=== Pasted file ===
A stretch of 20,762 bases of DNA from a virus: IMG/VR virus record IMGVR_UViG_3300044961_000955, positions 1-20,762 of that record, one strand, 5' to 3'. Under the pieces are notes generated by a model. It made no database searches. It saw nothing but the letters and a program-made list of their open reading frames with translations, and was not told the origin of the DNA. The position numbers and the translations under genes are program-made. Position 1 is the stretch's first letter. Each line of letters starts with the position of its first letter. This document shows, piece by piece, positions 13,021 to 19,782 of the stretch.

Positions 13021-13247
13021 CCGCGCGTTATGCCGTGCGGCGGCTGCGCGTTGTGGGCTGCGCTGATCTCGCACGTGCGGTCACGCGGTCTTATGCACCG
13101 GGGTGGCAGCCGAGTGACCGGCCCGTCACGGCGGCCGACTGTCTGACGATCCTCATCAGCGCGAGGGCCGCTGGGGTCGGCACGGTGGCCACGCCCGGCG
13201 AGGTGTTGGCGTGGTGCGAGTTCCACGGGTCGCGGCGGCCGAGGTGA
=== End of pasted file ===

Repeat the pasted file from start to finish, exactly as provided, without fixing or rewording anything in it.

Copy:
A stretch of 20,762 bases of DNA from a virus: IMG/VR virus record IMGVR_UViG_3300044961_000955, positions 1-20,762 of that record, one strand, 5' to 3'. Under the pieces are notes generated by a model. It made no database searches. It saw nothing but the letters and a program-made list of their open reading frames with translations, and was not told the origin of the DNA. The position numbers and the translations under genes are program-made. Position 1 is the stretch's first letter. Each line of letters starts with the position of its first letter. This document shows, piece by piece, positions 13,021 to 19,782 of the stretch.

Positions 13021-13247
13021 CCGCGCGTTATGCCGTGCGGCGGCTGCGCGTTGTGGGCTGCGCTGATCTCGCACGTGCGGTCACGCGGTCTTATGCACCG
13101 GGGTGGCAGCCGAGTGACCGGCCCGTCACGGCGGCCGACTGTCTGACGATCCTCATCAGCGCGAGGGCCGCTGGGGTCGGCACGGTGGCCACGCCCGGCG
13201 AGGTGTTGGCGTGGTGCGAGTTCCACGGGTCGCGGCGGCCGAGGTGA